IgG and IgG-complexes are broken down in the cells of the reticuloendothelial system.

Paediatric population

No specific studies in the paediatric population were performed with Gammanorm.

5.3 Preclinical safety data

There are no relevant data.

6. Pharmaceutical particulars
6.1 List of excipients

Glycine, sodium chloride, sodium acetate, polysorbate 80 and water for injections.

6.2 Incompatibilities

In the absence of compatibility studies, this medicinal product must not be mixed with other medicinal products.

6.3 Shelf life

3 years

After first opening, the product should be used immediately.

6.4 Special precautions for storage

Store in a refrigerator (2° C – 8° C). Do not freeze.

Keep the vial in the outer carton.

Within its shelf-life, the product may be stored below 25 ° C for up to 6 months, without being refrigerated again during this period, and must be discarded if not used after this.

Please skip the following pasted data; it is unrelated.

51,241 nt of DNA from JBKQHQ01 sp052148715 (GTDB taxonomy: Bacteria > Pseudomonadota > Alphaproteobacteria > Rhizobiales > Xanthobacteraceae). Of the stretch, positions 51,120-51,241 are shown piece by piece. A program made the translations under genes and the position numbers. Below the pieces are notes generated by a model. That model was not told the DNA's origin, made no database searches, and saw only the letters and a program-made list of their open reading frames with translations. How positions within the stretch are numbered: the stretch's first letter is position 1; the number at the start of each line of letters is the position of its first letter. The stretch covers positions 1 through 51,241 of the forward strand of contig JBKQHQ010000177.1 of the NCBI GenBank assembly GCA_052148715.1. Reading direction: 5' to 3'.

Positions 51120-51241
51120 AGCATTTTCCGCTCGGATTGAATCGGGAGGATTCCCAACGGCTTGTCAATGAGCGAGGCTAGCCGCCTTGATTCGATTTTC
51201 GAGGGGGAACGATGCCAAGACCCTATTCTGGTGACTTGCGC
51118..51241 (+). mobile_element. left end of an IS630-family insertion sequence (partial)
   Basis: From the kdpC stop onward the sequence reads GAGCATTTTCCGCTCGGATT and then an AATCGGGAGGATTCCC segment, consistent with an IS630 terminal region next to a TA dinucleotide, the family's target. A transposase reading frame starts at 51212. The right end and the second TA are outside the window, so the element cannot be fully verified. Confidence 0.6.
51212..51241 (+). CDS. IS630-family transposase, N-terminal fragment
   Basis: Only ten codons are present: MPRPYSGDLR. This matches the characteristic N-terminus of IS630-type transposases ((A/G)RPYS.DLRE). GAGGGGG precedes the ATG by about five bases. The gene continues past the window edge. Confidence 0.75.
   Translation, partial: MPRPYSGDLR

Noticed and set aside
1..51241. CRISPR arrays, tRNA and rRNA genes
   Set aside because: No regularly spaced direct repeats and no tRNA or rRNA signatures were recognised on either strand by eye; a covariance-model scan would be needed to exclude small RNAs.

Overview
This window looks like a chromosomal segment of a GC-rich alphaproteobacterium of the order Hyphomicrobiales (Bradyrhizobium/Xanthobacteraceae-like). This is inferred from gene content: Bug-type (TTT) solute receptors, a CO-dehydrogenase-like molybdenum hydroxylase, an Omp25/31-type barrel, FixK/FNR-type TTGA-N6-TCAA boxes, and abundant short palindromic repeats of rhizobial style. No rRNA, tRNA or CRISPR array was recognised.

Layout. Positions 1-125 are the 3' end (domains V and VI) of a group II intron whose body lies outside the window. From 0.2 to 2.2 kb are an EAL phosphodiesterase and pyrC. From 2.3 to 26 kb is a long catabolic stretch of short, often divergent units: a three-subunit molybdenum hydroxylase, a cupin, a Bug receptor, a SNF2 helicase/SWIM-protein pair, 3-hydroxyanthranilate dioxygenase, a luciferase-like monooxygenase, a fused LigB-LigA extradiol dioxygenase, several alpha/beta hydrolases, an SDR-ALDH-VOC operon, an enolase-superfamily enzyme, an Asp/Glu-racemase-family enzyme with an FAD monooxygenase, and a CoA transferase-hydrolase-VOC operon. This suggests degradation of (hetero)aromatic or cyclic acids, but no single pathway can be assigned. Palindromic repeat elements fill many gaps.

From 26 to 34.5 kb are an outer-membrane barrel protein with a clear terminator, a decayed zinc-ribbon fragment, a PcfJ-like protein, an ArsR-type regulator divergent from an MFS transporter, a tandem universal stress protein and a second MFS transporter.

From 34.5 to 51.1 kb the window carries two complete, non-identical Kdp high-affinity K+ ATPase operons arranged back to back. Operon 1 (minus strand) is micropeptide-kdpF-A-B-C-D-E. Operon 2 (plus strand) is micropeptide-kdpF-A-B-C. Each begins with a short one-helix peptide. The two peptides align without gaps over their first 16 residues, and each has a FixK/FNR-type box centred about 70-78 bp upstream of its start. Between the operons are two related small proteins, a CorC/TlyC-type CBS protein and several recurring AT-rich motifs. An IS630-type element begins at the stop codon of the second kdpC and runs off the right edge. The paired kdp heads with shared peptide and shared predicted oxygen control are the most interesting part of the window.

6.5 Nature and contents of container

6 mL, 10 mL, 12 mL, 20 mL, 24 mL or 48 mL of solution in a vial (Type I glass) with a stopper (bromobutyl rubber) - pack size of 1, 10 or 20.

Not all pack sizes may be marketed.

6.6 Special precautions for disposal and other handling

The medicinal product should be brought to room or body temperature before use.

The solution should be clear or slightly opalescent and colourless or pale yellow or light brown.

Solutions that are cloudy or have deposits should not be used.

Any unused product or waste material should be disposed of in accordance with local requirements.

7. Marketing authorisation holder

Octapharma Limited

Glassworks House

32 Shudehill

Manchester M4 1EZ

United Kingdom

8. Marketing authorisation number(s)

PL 10673/0029

9. Date of first authorisation/renewal of the authorisation

Date of first authorisation: 31 May 1973

Date of latest renewal: 10 April 2008

10. Date of revision of the text


Octapharma Limited
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Glassworks House, 32 Shudehill, Manchester, England, M4 1EZ, UK
+44 (0)161 837 3770
+44 (0)161 837 3799